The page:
Cory Booker won’t say if he’s running for governor of New Jersey, but when I ask if he’s going to challenge Republican governor Chris Christie next year at the Democrats’ LGBT caucus meeting Thursday afternoon, he answers with a nervous laugh.
Booker, the popular 43-year-old Democratic mayor of Newark, isn’t so coy in his address to the few hundred gay Democratic activists here. He praises Democratic state senator Loretta Weinberg’s efforts to pass a gay marriage bill through the New Jersey legislature.
“If God is willing, I will be there on that day as that bill is signed,” Booker says. Then he pauses and breaks into a smile. “I might even have a very good seat when it gets done.”
The crowd knows what that means, and they start chanting: “Cory! Cory! Cory!”
Booker is undoubtedly a rising star in the party. When he enters the caucus room moments before his speech, the crowd immediately begins whispering excitedly. Someone shouts out, “It’s Cory Booker!”
The young, black, affable mayor of New Jersey’s most populous city is well known for his direct engagement with constituents on Twitter and his heroic exploits—Booker recently garnered national news headlines after rescuing a woman from a burning building. He’s also regarded by some as a business-friendly, centrist-leaning Democrat. That was demonstrated by his appearance this past May on NBC’s Meet the Press, when Booker criticized the Obama campaign’s attack on Mitt Romney’s work at Bain Capital, calling one ad “nauseating.”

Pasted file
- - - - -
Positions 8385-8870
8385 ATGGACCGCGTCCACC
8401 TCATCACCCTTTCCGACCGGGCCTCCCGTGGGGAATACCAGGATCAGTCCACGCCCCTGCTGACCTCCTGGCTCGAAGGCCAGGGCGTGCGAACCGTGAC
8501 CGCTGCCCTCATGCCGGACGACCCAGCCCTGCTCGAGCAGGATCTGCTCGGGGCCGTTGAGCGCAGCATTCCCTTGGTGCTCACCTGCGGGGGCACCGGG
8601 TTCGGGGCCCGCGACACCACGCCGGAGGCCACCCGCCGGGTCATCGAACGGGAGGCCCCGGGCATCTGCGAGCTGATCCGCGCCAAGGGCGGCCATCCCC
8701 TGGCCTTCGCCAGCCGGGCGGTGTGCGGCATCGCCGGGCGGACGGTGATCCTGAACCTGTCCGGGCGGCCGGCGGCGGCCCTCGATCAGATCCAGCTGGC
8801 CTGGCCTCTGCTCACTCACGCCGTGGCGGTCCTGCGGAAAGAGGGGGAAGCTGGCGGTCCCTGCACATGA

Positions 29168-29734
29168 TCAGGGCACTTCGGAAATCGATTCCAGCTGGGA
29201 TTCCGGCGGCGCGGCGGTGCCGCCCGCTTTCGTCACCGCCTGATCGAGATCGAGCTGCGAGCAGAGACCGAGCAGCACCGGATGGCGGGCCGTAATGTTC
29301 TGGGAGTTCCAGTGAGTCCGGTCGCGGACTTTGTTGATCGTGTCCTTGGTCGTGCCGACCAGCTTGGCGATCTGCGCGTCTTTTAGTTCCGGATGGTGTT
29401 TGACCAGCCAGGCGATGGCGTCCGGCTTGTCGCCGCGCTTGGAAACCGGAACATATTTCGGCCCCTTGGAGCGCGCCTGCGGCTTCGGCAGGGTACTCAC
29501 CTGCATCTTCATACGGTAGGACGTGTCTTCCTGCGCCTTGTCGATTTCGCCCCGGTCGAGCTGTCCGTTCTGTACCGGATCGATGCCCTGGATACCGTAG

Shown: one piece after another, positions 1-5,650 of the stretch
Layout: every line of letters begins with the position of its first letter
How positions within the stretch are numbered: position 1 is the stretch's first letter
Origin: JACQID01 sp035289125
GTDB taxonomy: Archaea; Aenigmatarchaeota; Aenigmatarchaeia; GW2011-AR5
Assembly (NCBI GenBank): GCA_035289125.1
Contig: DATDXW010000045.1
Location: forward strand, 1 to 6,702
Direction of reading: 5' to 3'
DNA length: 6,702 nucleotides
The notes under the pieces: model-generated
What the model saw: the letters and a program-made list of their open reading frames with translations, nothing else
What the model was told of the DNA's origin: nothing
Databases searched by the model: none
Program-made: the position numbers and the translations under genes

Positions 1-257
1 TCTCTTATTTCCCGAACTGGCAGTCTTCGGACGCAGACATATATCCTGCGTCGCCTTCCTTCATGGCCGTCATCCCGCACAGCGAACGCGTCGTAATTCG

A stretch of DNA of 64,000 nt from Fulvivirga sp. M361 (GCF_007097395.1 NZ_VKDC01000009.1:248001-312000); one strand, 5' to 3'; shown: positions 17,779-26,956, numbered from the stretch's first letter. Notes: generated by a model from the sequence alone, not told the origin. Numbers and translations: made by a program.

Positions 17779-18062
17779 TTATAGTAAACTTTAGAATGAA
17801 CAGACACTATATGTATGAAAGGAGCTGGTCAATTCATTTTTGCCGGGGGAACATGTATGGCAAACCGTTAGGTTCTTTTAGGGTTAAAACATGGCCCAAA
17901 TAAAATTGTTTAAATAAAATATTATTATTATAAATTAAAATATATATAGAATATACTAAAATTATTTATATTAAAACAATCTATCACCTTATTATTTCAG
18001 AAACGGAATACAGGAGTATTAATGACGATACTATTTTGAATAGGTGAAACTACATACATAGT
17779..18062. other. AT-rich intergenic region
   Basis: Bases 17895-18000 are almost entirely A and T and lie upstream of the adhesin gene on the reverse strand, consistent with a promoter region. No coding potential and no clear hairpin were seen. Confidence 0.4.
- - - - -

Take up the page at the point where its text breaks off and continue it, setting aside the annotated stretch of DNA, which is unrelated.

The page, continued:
“I’m not about to sit here and indict private equity,” Booker said then. “If you look at the totality of Bain Capital’s record, they’ve done a lot to support businesses who’ve grown businesses.”
But on social issues involving the gay community, Booker appears squarely in the progressive camp of the party. In his speech to the LGBT caucus, he refers to his hope that New Jersey will “join the states of enlightenment to pass marriage equality” and connects the legacy of the civil rights movement to the current fight for gay rights.
“It was Americans, black and white, Christian and Jew, gay and straight, that went down and marched with Martin Luther King,” Booker says. “We all were there once. There was a time when Irish would face signs that said, ‘no Irish need apply.’ There was a time when Jews would see signs, ‘No Jews or dogs allowed in the store.’ And there was a time when Latinos were treated as a second-class citizen…I’ve seen what happens in Sikh mosques when bigotry and hatred is allowed to go unfurled and unfettered.”
“Hatred is hatred,” Booker continues. “Bigotry is bigotry. And we need to wake up America to understand that inequality is inequality.”
The audience is on its feet frequently while Booker speaks—more so than for fellow LGBT caucus speakers Jill Biden, Hilda Solis, and Al Franken. The excitement in the room ratchets down to near silence as Booker recites lines from a Langston Hughes poem, with one strategic edit.
“Oh, let America be America again,” Booker says. “The land that never has been yet. The land where everyone is free: the poor man, the Indian, the Negro, and the LGBT.” The crowd leaps to their feet again.